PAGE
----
The writer of this blog post is Tati D., originally from the Bay Area. Tati is now spending a year abroad in Beijing learning a second language. To follow Tati's own adventures, check out her personal blog Beijinged.
In America, we have Walmart. In China, we have Wumart. My first encounter with Wumart was due to a bus taken to the wrong location and curiosity. Since the second week within which I discovered Wumart, I've returned nearly once a week. There are two reasons I frequent this slightly odd location as a hangout spot: they have a food court with excellent Korean food and dumplings, and they sell bulk packages of snacks. The Wumart is located a convenient 2 bus stops from school, or just a twenty minute walk down the standard flat Beijing street. It also happens to be in the same building as the closest gym, at which a large amount of SYA students have a membership. Wumart's prime location is what led me to discover it. Thus, Wumart does indeed rank up there among my favorite hangout spots.
During lunch, however, there's no time to go to Wumart to grab food. If I eat out instead of at the cafeteria, I have to stay nearby. Down a block to the right of the school, if you walk far enough back in the hutong adjoining the campus, you encounter a restaurant. I discovered this place on the recommendation of my friend, who found it by aimlessly wandering down the hutong. Naturally, this restaurant has no food grade, and the food is some of the best Chinese food I've had in Beijing. I come to this restaurant at least once a week, (which adds up to a lot since my high school year abroad, is, well, a year) if not more often. I recommend the noodles and the dumplings here; I've yet to try a dish I don't like. If you can manage to snag a seat (it gets pretty busy around lunchtime), you're in for an excellent meal! Each dish is about 12 kuai, or $2 USD.
Sometimes (but only occasionally) I do things that, strangely, don't involve food. One such thing is visiting local parks. One of my favorite parks is Jingshan Park. You can take the subway to Tian'anmen Dong, walk out of exit B, make a left and cross the street, and take bus 5 to the park. Friendly locals will be keen to help you if you get lost or are unsure which stop to dismount at. I discovered this park thanks to my good friend TripAdvisor. At Jingshan Park, you can walk up to a temple area that was the center of old Beijing, see locals doing everyday activities such as singing (you can always talk to them, they're happy to converse with foreigners), or you can ride the carousel. I'm pretty sure you can guess which activity I spend the most time doing. Jingshan Park is a generally beautiful area that's very well kept up and I enjoy spending time at. There's a hutong up the street slightly that sells bing (sort of like Indian naan) and is fun to wander. In my opinion, the most appealing part of the park is the admissions price: students get 50% off. Instead of paying 2 kuai (about 30 American cents), students pay 1 kuai. After all, it's important to try and save an extra 15 cents when possible.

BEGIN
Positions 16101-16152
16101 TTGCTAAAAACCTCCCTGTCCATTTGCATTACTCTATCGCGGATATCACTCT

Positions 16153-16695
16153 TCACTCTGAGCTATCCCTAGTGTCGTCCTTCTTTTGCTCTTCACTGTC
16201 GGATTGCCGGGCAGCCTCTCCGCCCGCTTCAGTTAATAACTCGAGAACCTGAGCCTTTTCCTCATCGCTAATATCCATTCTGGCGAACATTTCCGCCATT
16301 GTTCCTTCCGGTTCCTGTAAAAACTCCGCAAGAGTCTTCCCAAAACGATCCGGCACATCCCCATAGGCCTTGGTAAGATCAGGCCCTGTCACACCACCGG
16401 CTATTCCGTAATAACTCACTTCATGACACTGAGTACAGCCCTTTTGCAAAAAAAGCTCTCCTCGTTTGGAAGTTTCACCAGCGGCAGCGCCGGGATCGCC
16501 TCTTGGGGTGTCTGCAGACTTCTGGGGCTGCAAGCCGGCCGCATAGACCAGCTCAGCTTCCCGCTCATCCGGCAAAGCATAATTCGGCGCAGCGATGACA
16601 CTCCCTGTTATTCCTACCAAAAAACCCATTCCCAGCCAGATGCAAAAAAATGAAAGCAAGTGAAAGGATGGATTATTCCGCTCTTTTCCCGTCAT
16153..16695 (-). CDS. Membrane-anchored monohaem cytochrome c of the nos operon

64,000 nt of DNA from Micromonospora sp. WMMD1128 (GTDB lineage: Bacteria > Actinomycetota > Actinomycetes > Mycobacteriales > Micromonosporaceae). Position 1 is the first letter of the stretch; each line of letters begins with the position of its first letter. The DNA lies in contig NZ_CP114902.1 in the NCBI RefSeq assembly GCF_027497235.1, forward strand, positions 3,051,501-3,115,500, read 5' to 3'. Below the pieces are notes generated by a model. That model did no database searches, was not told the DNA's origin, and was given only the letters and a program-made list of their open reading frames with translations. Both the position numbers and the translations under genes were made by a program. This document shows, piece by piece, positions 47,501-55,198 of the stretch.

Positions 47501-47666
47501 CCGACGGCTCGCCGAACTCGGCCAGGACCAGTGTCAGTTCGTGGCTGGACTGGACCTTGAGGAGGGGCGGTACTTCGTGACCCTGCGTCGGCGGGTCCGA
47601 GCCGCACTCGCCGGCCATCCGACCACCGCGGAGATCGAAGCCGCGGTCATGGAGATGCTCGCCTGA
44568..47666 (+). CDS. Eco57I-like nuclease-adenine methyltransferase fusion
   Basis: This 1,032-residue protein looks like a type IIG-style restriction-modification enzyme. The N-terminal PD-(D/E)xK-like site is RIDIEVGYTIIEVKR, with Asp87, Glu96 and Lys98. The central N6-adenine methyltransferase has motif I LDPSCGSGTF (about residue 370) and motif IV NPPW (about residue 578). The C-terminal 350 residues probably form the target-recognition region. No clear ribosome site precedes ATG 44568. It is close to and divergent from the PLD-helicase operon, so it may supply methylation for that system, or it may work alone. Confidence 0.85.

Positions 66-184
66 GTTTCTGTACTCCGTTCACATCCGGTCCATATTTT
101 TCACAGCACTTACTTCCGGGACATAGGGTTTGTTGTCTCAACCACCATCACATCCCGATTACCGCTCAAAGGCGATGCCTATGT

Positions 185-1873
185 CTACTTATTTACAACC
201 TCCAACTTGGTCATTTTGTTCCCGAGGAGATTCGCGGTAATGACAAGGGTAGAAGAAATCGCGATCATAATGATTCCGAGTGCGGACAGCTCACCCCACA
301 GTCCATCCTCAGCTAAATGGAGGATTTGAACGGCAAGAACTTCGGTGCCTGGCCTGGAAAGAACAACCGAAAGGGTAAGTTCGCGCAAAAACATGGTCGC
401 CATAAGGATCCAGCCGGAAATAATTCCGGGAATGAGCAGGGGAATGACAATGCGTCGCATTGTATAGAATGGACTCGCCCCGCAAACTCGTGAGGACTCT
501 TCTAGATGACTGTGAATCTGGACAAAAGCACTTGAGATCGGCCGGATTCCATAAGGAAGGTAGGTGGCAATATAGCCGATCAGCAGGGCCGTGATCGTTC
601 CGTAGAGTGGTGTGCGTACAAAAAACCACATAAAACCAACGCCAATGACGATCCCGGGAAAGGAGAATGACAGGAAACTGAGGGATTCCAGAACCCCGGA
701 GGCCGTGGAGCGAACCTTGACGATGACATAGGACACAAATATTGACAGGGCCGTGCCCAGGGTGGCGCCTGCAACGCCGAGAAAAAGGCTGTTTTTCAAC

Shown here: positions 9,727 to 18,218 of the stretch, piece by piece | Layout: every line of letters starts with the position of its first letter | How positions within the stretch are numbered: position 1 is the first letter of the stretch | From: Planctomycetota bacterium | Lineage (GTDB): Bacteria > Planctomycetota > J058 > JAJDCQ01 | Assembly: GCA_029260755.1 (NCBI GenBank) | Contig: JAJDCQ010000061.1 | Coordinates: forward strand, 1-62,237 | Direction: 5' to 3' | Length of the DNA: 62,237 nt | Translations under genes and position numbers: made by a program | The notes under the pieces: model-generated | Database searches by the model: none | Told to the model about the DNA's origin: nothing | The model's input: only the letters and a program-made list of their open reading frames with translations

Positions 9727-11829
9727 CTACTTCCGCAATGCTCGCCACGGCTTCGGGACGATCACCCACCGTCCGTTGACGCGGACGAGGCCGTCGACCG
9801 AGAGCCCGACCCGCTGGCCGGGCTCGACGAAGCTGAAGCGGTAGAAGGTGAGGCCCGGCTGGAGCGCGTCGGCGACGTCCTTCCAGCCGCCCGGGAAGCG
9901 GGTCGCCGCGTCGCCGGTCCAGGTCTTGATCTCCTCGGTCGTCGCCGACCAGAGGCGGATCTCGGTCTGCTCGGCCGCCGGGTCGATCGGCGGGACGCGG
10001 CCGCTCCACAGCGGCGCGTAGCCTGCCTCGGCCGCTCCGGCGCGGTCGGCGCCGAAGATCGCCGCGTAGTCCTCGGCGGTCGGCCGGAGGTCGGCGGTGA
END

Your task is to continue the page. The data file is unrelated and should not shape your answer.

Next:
I generally visit a multitude of places within Beijing. Sanlitun, 798 Art District, and Houhai were previous favorite areas before I realized just how expensive they were. Since then, I've relegated myself to more reasonably priced areas, such as the ones above. Not to say that those tourist areas aren't worth a visit, because they most certainly are, but I currently don't find myself there too often. Beijing is a giant city, and I've only been here for two months. I have no doubt that by the end of the year, I will have discovered dozens of new places I enjoy, and the above listed places may or may not rank among them.
Abigail Hunter., from Albuquerque Academy in New Mexico writes about experiencing riding on public transportation for the first time in Rennes, France during her year studying abroad in high school.
Sticking out my wallet to signal a bus driver feels, to me, kind of like hailing the Knight Bus from Harry Potter.
At home I got my driver’s license in April, and I have driven myself nearly everywhere since, until I decided to study abroad. My only previous experience with public transportation occurred once a year until I was nine, when my family would do the Park ‘n’ Ride to the State Fair. So, naturally, when I hail the bus and climb onto it, fumbling for something to hold onto—a seat, a stanchion, anything—before the highly efficient driver sets off again, I feel like I’m boarding some kind of wizard invention.
I love it. The Rennes metro has utterly convinced me that Albuquerque could do well with one in order to cut down on the practice of driving everywhere. Here, I can hop on a bus or walk anywhere at any time, and take the metro to the library, a crêperie, or a café. I know exactly where to go now, I am certain of the stop, direction, and line without having to consult the miniature map I have carried in my wallet since the beginning of the school year.